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Surprised by Stott,
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This review is from: The Radical Disciple (Paperback)
I am not one of those many who have been hugely influenced by John Stott. I have appreciated the few of his writings that I have read, with his measured, precise turns of phrase and his ability to clearly explain and apply biblical truth. However, with his recent death, I decided to read this, his last written work, and confess to having been surprised by it on three fronts.
First, I was surprised by the eight characteristics of Christian discipleship that Stott chose as those "which are often neglected and yet deserve to be taken seriously." Such a selection is always going to be subjective and personal, but I found it fascinating. Stott chooses Non-conformity, Christlikeness, Maturity, Creation-care, Simplicity, Balance, Dependence and Death. It made me wonder what my eight would have been and I must give some thought to it and perhaps return to it here on the blog at some point in the future.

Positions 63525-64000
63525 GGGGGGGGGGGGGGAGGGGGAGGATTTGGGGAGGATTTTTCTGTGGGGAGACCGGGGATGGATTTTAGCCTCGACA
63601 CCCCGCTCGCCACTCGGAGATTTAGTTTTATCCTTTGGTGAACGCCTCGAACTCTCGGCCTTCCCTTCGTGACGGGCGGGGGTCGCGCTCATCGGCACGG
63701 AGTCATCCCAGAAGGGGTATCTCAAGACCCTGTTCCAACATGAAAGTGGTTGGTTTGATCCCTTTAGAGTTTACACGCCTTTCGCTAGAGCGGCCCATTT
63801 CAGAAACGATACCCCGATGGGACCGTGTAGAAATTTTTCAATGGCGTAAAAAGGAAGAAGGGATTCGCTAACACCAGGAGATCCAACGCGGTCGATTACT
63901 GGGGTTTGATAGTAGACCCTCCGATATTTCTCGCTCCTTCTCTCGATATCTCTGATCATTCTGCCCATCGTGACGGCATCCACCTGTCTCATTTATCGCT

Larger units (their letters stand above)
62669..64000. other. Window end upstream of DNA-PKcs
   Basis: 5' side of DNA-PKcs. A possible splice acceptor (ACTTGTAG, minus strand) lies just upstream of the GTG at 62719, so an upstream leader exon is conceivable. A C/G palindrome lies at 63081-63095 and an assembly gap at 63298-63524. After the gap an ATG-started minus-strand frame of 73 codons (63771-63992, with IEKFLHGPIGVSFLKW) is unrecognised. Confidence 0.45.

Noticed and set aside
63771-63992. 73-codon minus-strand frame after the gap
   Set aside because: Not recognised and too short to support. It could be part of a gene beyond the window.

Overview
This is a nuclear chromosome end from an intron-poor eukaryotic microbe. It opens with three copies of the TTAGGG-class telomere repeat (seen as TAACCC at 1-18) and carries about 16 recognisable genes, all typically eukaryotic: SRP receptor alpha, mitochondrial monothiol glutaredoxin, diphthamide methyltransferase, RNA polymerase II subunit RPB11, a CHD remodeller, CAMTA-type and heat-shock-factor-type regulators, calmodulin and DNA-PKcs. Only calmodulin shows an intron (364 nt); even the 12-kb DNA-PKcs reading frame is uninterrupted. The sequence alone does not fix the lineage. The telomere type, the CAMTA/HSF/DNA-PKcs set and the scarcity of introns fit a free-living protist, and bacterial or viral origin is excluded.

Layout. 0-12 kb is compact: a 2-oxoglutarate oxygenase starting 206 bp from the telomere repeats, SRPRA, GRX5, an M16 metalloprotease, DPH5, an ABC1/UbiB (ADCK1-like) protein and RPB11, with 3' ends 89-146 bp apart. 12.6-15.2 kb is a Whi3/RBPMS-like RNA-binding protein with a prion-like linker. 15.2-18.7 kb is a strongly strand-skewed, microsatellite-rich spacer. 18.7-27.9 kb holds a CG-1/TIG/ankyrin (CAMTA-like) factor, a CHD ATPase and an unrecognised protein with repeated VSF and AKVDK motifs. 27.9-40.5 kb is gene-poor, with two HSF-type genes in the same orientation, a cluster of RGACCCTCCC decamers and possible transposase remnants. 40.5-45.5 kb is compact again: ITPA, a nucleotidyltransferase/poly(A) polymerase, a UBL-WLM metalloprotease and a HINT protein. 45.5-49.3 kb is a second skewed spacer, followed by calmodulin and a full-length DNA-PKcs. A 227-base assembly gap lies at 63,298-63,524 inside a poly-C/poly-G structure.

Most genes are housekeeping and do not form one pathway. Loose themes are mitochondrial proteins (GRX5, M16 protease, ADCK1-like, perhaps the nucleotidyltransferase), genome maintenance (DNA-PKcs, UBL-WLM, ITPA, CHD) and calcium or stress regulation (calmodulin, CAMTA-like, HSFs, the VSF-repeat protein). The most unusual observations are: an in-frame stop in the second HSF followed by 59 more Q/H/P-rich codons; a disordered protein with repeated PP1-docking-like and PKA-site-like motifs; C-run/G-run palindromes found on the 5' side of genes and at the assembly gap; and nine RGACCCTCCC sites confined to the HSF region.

Secondly, I was surprised by the way in which Stott weighted his chosen topics. I am not sure whether I ought to read too much into this but I was struck by the fact that while the average page count for the eight subjects was 12 pages, the chapter on simplicity took 20 pages, and came straight after 12 pages on Creation-care.
Thirdly, I was surprised that these eight characteristics were thought of as being the marks of radical discipleship. Stott says that his concern "is that we who claim to be disciples of the Lord Jesus will not provoke him to say again: 'Why do you call me, "Lord, Lord," and do not do what I say?' (Luke 6:46) For genuine discipleship is wholehearted discipleship" He includes two telling quotes, one from a Hindu professor, who, identifying one of his students as a Christian, said, "If you Christians lived like Jesus Christ, India would be at your feet tomorrow", and the other from a former Arab Muslim who said, "If all Christians were Christians there would be no more Islam today." Challenging stuff.
But what struck me about the choice of these eight characteristics as being marks of radical discipleship was that I thought to myself that these (or, in my opinion, most of them at least) weren't radical, just intrinsic to being a disciple. I think the fact that Stott highlights them as being marks of radical, "deep rooted" discipleship, shows up the poor state of the Church today and the poor spiritual condition of the 'average' believer. That is not a criticism of Stott; it is a comment on Christians, certainly in the west. If I discussed this list with my Sudanese brothers, or if we were able to do so with first century believers, I doubt they would see them as being radical - just normal.